by Victoria Law
2012, 2nd Edition
In 1974, women imprisoned at New York's maximum-security prison at Bedford Hills staged what is known as the August Rebellion. Protesting the brutal beating of a fellow prisoner, the women fought off guards, holding seven of them hostage, and took over sections of the prison.
While many have heard of the 1971 Attica prison uprising, the August Rebellion remains relatively unknown even in activist circles. Resistance Behind Bars is determined to challenge and change such oversights. As it examines daily struggles against appalling prison conditions and injustices, Resistance documents both collective organizing and individual resistance among women incarcerated in the U.S. Emphasizing women's agency in resisting the conditions of their confinement through forming peer education groups, clandestinely arranging ways for children to visit mothers in distant prisons and raising public awareness about their lives, Resistance seeks to spark further discussion and research into the lives of incarcerated women and galvanize much-needed outside support for their struggles.
This updated and revised edition of the 2009 PASS Award winning book includes a new chapter about transgender, transsexual, intersex, and gender-variant people in prison.
"Victoria Law's eight years of research and writing, inspired by her unflinching commitment to listen to and support women prisoners, has resulted in an illuminating effort to document the dynamic resistance of incarcerated women in the United States."
"Written in regular English, rather than academese, this is an impressive work of research and reportage"
—Mumia Abu-Jamal, death row political prisoner and author of Live From Death Row
"Finally! A passionately and extensively researched book that recognizes the myriad ways in which women resist in prison, and the many particular obstacles that, at many points, hinder them from rebelling. Even after my own years inside, I learned from this book."
—Laura Whitehorn, former political prisoner
"Excellently researched and well documented, Resistance Behind Bars is a long needed and much awaited look at the struggles, protests and resistance waged by women prisoners. Highly recommended for anyone interested in the modern American gulag."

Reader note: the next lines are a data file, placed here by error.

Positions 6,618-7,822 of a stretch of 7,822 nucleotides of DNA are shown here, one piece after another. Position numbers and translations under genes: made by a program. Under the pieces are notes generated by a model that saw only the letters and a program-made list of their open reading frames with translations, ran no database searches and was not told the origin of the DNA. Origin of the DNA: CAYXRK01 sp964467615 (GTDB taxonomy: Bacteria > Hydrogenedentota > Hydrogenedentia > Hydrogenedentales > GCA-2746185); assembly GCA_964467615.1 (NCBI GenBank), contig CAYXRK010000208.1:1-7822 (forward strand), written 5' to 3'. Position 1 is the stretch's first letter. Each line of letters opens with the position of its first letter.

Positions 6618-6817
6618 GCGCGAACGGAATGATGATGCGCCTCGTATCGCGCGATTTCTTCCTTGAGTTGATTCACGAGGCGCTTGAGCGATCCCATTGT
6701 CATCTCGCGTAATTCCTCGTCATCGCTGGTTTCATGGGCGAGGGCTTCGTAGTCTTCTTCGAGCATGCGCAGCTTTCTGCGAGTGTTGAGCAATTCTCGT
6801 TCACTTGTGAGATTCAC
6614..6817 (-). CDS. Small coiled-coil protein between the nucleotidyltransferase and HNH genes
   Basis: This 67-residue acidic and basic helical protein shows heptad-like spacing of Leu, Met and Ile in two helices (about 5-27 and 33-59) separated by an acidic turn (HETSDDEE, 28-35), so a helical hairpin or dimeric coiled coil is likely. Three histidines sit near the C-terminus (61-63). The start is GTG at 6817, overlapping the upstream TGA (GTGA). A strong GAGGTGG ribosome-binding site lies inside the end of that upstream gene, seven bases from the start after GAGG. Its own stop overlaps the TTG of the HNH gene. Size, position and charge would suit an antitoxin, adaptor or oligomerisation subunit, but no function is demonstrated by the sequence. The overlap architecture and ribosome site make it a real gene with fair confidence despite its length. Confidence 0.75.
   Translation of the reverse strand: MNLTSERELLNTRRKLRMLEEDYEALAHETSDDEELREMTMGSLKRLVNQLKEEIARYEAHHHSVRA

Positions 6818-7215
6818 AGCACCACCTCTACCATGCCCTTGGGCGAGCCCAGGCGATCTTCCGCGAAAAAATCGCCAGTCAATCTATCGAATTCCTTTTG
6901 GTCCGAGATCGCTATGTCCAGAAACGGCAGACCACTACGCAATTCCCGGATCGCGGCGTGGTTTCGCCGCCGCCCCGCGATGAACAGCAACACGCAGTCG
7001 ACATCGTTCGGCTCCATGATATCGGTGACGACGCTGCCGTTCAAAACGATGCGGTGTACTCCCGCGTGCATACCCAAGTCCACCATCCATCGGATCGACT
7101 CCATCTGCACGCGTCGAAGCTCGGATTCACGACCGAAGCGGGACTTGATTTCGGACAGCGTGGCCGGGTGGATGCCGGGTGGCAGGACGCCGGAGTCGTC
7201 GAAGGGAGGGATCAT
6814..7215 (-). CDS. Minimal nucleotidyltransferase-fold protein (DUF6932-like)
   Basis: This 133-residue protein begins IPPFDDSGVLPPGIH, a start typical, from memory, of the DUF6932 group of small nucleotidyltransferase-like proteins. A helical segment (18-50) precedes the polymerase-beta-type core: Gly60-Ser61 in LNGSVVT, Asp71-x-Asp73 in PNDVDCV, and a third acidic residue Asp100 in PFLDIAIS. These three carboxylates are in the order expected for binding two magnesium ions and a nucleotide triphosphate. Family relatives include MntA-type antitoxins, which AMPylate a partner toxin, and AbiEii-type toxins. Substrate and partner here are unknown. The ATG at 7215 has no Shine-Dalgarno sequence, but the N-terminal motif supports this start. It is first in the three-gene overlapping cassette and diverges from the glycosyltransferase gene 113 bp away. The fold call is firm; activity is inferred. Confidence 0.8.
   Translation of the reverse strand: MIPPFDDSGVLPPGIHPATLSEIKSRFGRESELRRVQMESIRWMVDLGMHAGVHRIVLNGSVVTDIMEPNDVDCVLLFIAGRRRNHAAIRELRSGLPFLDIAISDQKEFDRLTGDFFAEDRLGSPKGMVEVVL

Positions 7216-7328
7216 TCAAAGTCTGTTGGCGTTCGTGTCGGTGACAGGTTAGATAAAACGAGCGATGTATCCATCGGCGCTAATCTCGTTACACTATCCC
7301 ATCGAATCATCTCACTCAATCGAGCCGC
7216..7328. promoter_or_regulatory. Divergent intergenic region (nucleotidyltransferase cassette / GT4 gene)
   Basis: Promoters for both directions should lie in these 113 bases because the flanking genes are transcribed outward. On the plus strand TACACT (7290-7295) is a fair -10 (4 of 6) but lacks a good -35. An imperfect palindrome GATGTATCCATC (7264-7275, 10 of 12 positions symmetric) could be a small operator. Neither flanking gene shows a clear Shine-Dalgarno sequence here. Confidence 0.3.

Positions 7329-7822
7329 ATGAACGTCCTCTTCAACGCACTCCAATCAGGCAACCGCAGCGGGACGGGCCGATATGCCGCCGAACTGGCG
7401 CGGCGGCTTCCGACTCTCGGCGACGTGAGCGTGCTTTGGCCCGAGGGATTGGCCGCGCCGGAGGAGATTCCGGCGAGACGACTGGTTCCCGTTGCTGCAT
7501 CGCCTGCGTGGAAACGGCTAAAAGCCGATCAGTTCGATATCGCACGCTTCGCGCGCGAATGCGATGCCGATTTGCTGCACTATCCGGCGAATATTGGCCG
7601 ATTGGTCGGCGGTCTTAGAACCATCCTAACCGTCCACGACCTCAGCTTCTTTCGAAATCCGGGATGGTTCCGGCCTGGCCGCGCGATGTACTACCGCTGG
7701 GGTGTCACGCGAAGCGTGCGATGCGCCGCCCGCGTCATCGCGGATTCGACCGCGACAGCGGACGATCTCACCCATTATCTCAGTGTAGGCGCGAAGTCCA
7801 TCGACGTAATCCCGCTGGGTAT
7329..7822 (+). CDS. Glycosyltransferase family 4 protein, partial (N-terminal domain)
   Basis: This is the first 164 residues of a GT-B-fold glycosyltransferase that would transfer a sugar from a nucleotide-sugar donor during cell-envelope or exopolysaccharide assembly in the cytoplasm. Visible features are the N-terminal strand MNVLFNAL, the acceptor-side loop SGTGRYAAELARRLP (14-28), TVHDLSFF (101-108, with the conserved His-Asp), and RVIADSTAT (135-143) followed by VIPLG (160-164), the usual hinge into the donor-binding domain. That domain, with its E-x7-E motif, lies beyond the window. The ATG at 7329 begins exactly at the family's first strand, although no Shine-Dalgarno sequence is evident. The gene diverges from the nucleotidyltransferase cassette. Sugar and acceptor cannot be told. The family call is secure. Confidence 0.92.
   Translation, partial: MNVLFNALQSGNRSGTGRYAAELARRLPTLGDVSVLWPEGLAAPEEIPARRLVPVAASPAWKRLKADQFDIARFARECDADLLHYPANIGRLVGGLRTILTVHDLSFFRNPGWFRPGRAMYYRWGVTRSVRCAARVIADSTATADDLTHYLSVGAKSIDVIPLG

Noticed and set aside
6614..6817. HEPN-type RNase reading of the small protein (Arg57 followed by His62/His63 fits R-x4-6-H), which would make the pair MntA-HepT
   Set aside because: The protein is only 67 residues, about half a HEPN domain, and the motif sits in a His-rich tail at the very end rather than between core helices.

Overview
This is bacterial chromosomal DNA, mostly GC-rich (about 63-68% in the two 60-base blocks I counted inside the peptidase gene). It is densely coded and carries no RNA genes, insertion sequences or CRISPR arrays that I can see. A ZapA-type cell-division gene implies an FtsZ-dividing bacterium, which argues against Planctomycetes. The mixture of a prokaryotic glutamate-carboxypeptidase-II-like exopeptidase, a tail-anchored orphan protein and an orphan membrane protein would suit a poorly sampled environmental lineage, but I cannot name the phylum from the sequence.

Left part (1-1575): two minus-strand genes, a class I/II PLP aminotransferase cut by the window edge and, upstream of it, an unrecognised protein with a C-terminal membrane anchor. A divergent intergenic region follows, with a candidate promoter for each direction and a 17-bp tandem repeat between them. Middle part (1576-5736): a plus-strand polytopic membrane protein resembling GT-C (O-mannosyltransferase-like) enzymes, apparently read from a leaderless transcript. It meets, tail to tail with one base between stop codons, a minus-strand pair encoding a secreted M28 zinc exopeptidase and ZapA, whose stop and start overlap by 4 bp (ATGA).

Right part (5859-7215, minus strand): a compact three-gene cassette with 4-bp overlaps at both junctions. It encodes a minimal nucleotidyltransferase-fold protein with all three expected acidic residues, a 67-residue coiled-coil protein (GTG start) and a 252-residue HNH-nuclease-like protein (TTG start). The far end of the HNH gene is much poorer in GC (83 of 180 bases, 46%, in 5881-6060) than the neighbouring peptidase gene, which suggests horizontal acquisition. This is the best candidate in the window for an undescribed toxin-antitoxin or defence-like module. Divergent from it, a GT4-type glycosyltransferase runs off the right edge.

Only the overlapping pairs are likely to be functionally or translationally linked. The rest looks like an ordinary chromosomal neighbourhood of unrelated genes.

—Paul Wright, former prisoner, founder/publisher of Prison Legal News, editor of Prison Nation: The Warehousing of America's Poor and Prison Profiteers: Who Makes Money from Mass Incarceration
"Repression tries not only to crush but to quiet. But as Vikki Law shows in this multifaceted book, all that is unseen is not absent. Guided by years of anti-prison organizing and a palpable feminist practice, Law documents the many ways women challenge the twin forces of prison and patriarchy, each trying to render women invisible. In the face of attempts at erasure, women prisoners resist to survive and survive to resist. We would do well to pay attention."
—Dan Berger, co-editor, Letters from Young Activists
"Resistance offers us a much-needed, much broader and nuanced definition of resistance—a woman's definition based on the real material conditions of women. I hope that when one reads about the experiences of women prisoners' organizing and resistance, the reader, both woman and man, will begin to glimpse the possibilities and necessity of such forms as we continue to struggle for a more just and equal world free from all forms of oppression. If women worldwide are unable to liberate themselves, human liberation will not be possible."
—Marilyn Buck, anti-imperialist political prisoner, activist, poet and artist
About the Author:
Victoria Law is a writer, photographer and mother. After a brief stint as a teenage armed robber, she became involved in prisoner support. In 1996, she helped start Books Through Bars-New York City, a group that sends free books to prisoners nationwide. In 2000, she began concentrating on the needs and actions of women in prison, drawing attention to their issues by writing articles and giving public presentations. Since 2002, she has worked with women incarcerated nationwide to produce “Tenacious: Art and Writings from Women in Prison” and has facilitated having incarcerated women’s writings published in larger publications. She is the co-editor of Don’t Leave Your Friends Behind: Concrete Ways to Support Families in Social Justice Movements and Communities.
About Laura Whitehorn (Introduction)
Laura Whitehorn has been a political activist since the 1960s. She spent 14 years in prison for the Resistance Conspiracy case. Released in 1999, she lives in New York City. She is now a senior editor at POZ magazine.